Lyft and Uber join many people around the country who are flabbergasted and outraged at Texas’ newest abortion law, which makes it illegal for women to seek an end to their pregnancy after six weeks. Following a wave of other companies that have also declared they would provide aid to women seeking abortions in the state, Lyft CEO Logan Green said that his company would create a fund to cover 100 percent of the legal fees drivers may face if sued under the law.
The Supreme Court upheld this law, which went into effect on September 1 and bans abortions after medical professionals can detect cardiac activity, usually around six weeks and often before women even know they’re with child. This implemented law (Senate Bill 8) also permits civilians to file civil suits and collect damages against anyone who is considered to be aiding an abortion, which could include those who transport women to clinics.
In a statement, Lyft described the law as “incompatible with people’s basic rights to privacy, our community guidelines, the spirit of rideshare, and our values as a company.”
“We want to be clear: Drivers are never responsible for monitoring where their riders go or why. Imagine being a driver and not knowing if you are breaking the law by giving someone a ride,” the statement said. “Similarly, riders never have to justify, or even share, where they are going and why. Imagine being a pregnant woman trying to get to a healthcare appointment and not knowing if your driver will cancel on you for fear of breaking a law.”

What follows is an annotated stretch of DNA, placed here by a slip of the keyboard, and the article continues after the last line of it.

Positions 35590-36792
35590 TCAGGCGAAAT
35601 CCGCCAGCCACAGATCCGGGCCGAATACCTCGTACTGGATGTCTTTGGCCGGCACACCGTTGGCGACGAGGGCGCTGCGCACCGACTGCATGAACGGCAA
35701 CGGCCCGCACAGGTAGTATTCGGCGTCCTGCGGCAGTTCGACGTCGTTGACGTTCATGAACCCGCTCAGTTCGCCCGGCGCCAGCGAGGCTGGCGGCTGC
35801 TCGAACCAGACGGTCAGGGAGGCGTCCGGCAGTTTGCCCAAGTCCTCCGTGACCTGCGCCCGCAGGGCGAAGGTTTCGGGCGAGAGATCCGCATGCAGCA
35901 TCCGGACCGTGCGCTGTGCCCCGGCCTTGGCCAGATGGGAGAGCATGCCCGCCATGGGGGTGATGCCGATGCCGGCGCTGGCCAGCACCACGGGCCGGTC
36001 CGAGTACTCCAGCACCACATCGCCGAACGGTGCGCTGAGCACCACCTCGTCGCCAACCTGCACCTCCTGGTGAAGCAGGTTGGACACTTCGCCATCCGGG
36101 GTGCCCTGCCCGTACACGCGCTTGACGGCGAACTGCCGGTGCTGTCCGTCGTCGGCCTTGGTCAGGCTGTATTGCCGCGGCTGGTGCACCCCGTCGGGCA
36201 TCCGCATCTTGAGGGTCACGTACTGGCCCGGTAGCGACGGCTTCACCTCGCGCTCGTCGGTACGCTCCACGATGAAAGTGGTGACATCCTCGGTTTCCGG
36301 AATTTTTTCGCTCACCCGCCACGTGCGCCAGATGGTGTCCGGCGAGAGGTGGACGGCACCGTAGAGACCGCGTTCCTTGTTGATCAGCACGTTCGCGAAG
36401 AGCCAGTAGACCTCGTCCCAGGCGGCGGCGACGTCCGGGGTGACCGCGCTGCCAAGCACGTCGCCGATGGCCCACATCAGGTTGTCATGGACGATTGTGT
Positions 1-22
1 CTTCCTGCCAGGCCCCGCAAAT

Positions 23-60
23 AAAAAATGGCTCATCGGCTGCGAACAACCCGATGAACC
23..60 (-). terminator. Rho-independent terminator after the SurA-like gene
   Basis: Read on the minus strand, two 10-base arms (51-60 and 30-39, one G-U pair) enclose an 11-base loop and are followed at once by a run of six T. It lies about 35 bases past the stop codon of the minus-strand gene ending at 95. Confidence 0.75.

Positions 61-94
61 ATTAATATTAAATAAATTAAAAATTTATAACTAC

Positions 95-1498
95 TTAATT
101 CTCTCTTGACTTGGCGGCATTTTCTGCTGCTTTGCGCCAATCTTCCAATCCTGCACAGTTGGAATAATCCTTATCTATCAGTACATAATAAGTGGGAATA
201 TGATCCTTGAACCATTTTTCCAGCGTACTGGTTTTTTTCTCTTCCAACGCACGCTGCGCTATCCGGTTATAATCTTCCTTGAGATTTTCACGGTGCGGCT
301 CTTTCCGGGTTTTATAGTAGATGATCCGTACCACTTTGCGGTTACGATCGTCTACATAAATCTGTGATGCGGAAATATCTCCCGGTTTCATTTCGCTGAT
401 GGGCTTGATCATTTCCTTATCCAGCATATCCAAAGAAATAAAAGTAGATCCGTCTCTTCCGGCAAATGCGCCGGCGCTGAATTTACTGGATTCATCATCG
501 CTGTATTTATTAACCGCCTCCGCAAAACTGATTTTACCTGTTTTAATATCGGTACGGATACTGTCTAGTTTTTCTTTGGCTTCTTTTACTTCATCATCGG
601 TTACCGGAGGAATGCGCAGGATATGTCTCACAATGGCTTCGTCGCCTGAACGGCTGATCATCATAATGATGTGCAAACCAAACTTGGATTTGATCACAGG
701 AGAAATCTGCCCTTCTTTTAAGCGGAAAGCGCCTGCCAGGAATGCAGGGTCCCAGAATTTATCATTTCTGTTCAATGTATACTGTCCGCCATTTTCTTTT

Green also railed against the Texas abortion law on Twitter, saying it “threatens to punish drivers for getting people where they need to go—especially women exercising their right to choose.”
“This is an attack on women’s access to healthcare and on their right to choose,” Green tweeted, adding that Lyft will also be donating $1 million to Planned Parenthood “to ensure that transportation is never a barrier to healthcare access.”
Uber CEO Dara Khosrowshahi promised to join Lyft’s efforts with a similar policy for its drivers.
“Drivers shouldn’t be put at risk for getting people where they want to go. Team Uber is in too and will cover legal fees in the same way,” Khosrowshahi tweeted in response to Green’s tweet.
Including rideshare companies, practical support organizations that provide women in need with money, transportation, lodging, recovery, and child care, could also face civil suits under the new law as well as doctors, nurses, domestic violence counselors, and even friends, parents, spouses and clergy members who drive a woman to a clinic or even just provide counseling about whether or not to have the procedure.
The controversial Texas law gained an ally in the Supreme Court after a majority of its justices denied an emergency appeal from abortion providers earlier this month. It is considered the biggest affront to the constitutional right to an abortion in decades and, in addition to the aforementioned, does not make exceptions for pregnancies caused by rape or incest.